Perry Nelson-USA TODAY Sports

Leadership


So the Oiler rebuild isn’t the Pittsburgh or Chicago model.  Well, those teams both had/ have special players.  Combinations of amazing young talent, productive support players and outstanding leadership.  The Oilers appear to be trending more in line with the Islanders current rebuild.  Lots of elite young talent, but missing the right mix of everything else.  The Islanders however, appear to be turning the corner and starting to be become consistent competitors.  Finally, success has given rise to a growing confidence within their core group.  With this core confidence, defined leadership is emerging and effective support player contribution is following.

Eventually, this needs to happen for Edmonton.  Core confidence.  Leadership.  Effective support players.  Success.  Until these competencies occur the debate will continue as to whether the Oilers have the right mix of players tied to its core group.  What will it take for Edmonton’s core group to start consistently proving that they can compete on any given night under any given circumstance?  Given there has been a plethora of discussion concerning the core’s skill and the team’s support players perhaps a review of the core’s leadership abilities is warranted.

Can any of the success achieved by both Pittsburgh and Chicago during their rebuilds be attributed to leadership?  Did each team have at least one player capable of challenging his teammates as a group or individually to be better and through such actions galvanize the competitive spirits of their team?  Perhaps.  And if so, is this something that Edmonton’s core group is lacking?  As spectators, we have witnessed various members of Edmonton’s core group dominate a game.  Unfortunately, this level of compete is inconsistent from game to game for each player.  Is it wrong to expect that at least one member of this core group would emerge as a voice of challenge?  Are they all too comfortable with each other and afraid of conflict?  Would RNH feel awkward telling Eberle to pick his game up?  How about Hall telling Yakupov to back check harder.  Or Yakupov telling Schultz Jr. to work on his reads and move the puck faster.

So how important is this role to the Oilers?  Well, supposedly a guy named Messier was one of league’s best leaders ever.  He led not only by example, but through his challenging of teammates.  This he was recognized for.  So, the role can carry great importance.  I find it interesting that Eakins selected Ference to be the Oilers captain.  Not because I don’t think Ference was the best suited for it, but because Ference was the best suited for it!  Is it probable that Eakins selection of Ference is an indication of the fact that none of Edmonton’s core group has a dominate leader?  I look at our core RNH, Hall, Eberle, Yakupov, Schultz Jr. and I just can’t get a sense as to who might have the “balls” to be the one to challenge his buddies, and if needed, tear each of them a “new one”.   Really, who?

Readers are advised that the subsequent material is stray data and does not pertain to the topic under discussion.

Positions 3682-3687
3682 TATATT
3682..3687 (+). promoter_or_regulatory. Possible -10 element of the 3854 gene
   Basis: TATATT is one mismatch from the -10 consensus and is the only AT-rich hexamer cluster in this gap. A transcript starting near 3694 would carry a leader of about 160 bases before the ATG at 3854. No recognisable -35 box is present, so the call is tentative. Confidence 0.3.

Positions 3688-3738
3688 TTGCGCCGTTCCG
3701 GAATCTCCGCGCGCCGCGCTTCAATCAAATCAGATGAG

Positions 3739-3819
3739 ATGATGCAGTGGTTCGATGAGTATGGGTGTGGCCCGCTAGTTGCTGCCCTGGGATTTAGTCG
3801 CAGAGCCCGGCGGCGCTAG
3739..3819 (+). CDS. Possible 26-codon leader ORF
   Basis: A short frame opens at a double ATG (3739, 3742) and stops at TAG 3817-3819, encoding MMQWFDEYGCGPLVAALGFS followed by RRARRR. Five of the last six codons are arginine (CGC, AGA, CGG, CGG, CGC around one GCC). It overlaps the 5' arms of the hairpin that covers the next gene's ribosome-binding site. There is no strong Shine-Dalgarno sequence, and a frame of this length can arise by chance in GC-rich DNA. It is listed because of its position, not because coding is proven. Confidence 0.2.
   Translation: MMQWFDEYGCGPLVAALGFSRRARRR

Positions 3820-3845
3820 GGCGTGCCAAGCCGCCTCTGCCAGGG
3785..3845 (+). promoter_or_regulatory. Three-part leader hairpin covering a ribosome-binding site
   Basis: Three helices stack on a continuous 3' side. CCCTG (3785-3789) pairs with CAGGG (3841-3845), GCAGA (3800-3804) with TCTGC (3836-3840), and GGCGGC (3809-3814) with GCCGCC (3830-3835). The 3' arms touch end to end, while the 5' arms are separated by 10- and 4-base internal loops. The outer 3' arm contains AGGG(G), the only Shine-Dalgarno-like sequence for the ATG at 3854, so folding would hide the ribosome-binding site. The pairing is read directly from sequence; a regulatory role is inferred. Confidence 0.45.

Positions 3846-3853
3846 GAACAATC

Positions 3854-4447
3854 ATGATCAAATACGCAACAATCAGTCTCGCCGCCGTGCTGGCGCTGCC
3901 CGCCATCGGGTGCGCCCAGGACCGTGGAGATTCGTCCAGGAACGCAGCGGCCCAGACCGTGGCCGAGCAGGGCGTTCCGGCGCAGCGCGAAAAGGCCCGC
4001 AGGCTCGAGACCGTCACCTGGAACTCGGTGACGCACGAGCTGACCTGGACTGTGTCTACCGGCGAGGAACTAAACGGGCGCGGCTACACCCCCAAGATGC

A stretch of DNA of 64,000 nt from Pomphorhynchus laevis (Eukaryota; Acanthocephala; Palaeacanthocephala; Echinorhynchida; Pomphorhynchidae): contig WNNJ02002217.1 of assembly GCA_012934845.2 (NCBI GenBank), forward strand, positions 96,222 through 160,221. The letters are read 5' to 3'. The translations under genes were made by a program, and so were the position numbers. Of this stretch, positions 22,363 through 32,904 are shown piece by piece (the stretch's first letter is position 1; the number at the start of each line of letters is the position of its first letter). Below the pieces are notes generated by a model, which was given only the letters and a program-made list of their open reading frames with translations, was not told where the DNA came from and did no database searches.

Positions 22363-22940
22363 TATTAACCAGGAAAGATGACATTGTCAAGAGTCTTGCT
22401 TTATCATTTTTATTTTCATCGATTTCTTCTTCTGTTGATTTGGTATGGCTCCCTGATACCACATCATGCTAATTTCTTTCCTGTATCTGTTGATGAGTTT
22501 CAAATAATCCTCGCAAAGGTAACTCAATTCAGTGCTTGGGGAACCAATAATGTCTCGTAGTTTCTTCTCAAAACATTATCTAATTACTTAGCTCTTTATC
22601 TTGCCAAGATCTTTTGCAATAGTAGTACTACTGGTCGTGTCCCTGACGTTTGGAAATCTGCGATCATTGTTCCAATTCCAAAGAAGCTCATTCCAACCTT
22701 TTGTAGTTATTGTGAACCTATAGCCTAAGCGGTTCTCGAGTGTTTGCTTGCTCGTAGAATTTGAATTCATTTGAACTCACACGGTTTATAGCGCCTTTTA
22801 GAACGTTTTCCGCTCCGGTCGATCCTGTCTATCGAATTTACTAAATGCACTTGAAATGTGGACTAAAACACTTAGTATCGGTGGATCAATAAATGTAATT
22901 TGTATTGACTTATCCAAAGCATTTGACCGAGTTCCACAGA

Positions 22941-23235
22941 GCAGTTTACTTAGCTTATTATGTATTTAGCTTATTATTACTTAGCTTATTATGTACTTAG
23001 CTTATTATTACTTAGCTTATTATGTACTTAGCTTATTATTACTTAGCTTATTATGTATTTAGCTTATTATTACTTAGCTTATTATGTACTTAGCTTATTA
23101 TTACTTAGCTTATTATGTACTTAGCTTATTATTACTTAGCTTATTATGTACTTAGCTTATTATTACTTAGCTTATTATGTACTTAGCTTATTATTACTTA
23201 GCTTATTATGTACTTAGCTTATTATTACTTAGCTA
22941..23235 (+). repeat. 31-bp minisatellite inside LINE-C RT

I know for many this is going to conflict with their theories, but there may be another player close enough to this core group, yet distant enough to fill this role.  This is Sam Gagner.  Yes, he still has a ways to go as far as being a well-rounded player.  His short comings have been well documented.   But of all the voices in that locker room Gagner likely knows the plight of this core group the best and yet has the experience to connect with all other players.

Whether it is Gagner that can provide this role or someone else within Edmonton’s core group it needs to happen.  This core group has to be held accountable for each games performance not only from their coaches but from their peers as well.  If not, this core will be broken up soon to find the right mix of competencies to achieve success.

 

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